> Example please?

            You just provided it. This sort of nonsense is why people buy Apple products.

            HELL, Windows 7 doesn't even have out of the box support for simple stuff like ION. That was a nice shocker.

            Sure, it's cool if you can be satisfied with the very basic low level out of the box experience.
            In this case, the Internet TV options you alluded to are nice. Although they are not limited to
            MCE and are available on software that's not Windows only.

            OTOH, Windows in general has a nasty habit of failing in n

            • by hairyfeet (841228)

              You DO realize that you are complaining that Windows isn't BLOATED ENOUGH with drivers for everything OOTB, right? Funny how FLOSSies and Apple guys will bitch on one hand Windows is bloated, and in the same breath say it needs to be MORE bloated with extra drivers, most of which you don't need thanks to windows Update having most common drivers ready to go on first run. And comparing to Apple? The biggest walled garden ever created, where you will do things Apple's way and ONLY Apple's way? Oh and at a min

      • by oakgrove (845019)

        Which is why I guess I just won't "get it" with regards to all the resources wasted on trying to make Linux do jobs it simply isn't good at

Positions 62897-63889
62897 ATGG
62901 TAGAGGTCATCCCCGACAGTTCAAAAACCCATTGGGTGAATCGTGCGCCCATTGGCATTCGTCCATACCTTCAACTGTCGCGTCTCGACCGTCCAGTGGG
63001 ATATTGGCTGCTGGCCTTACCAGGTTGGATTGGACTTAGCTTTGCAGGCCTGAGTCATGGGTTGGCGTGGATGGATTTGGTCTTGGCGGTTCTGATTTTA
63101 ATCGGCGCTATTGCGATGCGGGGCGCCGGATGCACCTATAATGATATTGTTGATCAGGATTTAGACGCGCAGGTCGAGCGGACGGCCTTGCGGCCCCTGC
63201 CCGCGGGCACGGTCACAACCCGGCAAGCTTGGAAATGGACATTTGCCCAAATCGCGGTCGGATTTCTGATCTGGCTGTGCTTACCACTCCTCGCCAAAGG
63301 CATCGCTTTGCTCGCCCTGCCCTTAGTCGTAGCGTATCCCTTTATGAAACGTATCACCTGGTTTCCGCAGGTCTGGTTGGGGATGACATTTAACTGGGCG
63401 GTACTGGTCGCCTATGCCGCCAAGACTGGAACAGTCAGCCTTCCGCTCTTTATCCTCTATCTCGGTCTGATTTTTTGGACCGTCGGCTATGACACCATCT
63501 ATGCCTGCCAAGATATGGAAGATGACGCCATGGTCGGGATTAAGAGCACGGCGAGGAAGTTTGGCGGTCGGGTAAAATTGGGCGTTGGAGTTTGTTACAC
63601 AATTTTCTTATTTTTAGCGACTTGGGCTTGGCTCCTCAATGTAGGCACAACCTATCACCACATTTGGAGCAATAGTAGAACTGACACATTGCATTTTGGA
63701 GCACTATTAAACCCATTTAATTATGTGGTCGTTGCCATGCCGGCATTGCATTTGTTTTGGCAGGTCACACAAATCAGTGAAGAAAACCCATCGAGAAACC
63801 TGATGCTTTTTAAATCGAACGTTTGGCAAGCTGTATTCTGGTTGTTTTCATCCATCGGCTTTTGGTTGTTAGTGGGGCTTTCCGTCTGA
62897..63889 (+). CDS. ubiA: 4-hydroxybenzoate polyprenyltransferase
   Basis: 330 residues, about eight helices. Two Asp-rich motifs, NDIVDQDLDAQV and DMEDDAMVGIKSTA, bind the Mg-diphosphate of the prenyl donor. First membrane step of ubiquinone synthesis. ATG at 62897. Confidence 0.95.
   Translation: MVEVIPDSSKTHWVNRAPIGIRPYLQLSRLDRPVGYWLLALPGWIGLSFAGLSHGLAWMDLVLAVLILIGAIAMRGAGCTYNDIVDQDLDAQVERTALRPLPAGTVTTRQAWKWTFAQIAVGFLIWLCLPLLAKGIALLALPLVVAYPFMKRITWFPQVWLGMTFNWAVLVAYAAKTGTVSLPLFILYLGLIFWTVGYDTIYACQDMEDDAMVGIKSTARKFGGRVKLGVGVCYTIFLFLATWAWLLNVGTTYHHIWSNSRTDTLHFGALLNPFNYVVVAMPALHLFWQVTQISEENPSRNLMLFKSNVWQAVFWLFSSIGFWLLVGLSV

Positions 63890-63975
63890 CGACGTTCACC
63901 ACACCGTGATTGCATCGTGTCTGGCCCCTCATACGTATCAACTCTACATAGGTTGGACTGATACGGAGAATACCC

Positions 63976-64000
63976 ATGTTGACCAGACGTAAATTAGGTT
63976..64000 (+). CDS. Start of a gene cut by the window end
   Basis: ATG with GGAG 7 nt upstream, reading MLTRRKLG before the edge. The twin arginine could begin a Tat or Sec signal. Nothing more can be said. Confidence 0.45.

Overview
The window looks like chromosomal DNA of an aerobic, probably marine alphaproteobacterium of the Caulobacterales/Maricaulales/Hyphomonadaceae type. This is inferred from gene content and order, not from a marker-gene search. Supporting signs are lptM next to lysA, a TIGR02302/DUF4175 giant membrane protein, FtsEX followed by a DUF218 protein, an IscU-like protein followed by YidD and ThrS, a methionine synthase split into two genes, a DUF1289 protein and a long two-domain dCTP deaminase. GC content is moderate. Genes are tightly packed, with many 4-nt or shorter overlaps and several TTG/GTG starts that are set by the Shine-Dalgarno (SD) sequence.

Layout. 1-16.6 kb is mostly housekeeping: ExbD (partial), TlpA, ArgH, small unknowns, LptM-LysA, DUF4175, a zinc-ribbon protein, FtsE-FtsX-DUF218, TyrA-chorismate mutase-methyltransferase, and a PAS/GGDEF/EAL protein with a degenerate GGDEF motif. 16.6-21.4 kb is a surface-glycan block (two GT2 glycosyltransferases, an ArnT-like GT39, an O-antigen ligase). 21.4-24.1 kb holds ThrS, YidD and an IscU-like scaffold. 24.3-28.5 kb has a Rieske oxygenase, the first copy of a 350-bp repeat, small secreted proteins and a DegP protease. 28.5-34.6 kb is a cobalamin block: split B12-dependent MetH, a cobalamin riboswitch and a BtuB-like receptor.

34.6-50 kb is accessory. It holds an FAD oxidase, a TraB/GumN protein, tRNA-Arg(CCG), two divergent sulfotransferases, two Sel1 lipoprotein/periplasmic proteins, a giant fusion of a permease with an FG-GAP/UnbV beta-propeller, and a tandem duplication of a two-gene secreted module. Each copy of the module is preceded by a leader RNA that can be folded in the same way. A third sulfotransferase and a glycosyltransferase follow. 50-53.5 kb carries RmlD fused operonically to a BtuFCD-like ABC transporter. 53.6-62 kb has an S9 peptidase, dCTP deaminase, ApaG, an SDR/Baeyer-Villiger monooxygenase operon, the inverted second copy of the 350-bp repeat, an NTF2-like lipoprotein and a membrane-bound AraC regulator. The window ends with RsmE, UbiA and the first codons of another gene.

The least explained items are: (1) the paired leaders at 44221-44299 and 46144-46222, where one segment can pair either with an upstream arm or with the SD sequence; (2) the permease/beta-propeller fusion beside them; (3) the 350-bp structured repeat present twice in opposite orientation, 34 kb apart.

Your point? What was Linux good at when Torvalds first started it back in 1991? Should he have just said, oh, this kernel isn't good at anything, I think I'll just stop now.

  • Puppy Linux Arf Arf (Score:5, Informative)

    by oakwine (1709682) on Thursday July 01, 2010 @02:31AM (#32753974)
    My favorite, but no longer obscure. Puppy is now v. 5.0 and # 10 in page hit ranking on Distrowatch. Puppy is arguably the cutest distribution, the most sincere distribution, and the most beloved distribution. Not to mention very compact, very capable, very easy to install or run live, and very extensible. Try some now! Try some today! Puppy is good for you! Everyone should know about it!
  • by milbournosphere (1273186) on Thursday July 01, 2010 @02:34AM (#32753980)
    At first reaction, I laughed quite hard. Upon further examination, the software included in the distro looks to be quite useful. I have forwarded Xiphos (a piece of bible study software included in the distro) on to my grandfather, who immerses himself in study of scripture. If that's your thing, I would check it out. Guess I learned about a new project today. Look at that, Slashdot taught me something.
  • by jamesh (87723) on Thursday July 01, 2010 @02:34AM (#32753982)

    That was how I read the title at first glance. So disappointed.

  • by $RANDOMLUSER (804576) on Thursday July 01, 2010 @02:48AM (#32754004)
    1. Jesus saves - early and often. Or maybe you could just configure him to auto-save?
    2. Who needs backups when you have faith?
    3. Wait until you see our "firewall"!
    4. Well, good, at least they're trying to convert those Linux heathens.
    5. Some tools not included: head, finger, fsck...
    6. "missionary" the only available filesystem (mount -t missionary - and then only for procreation)
    7. Good news! Jesus healed the Gimp! Zombies raised from the dead!
    8. Thou shalt not take the hostname in vain.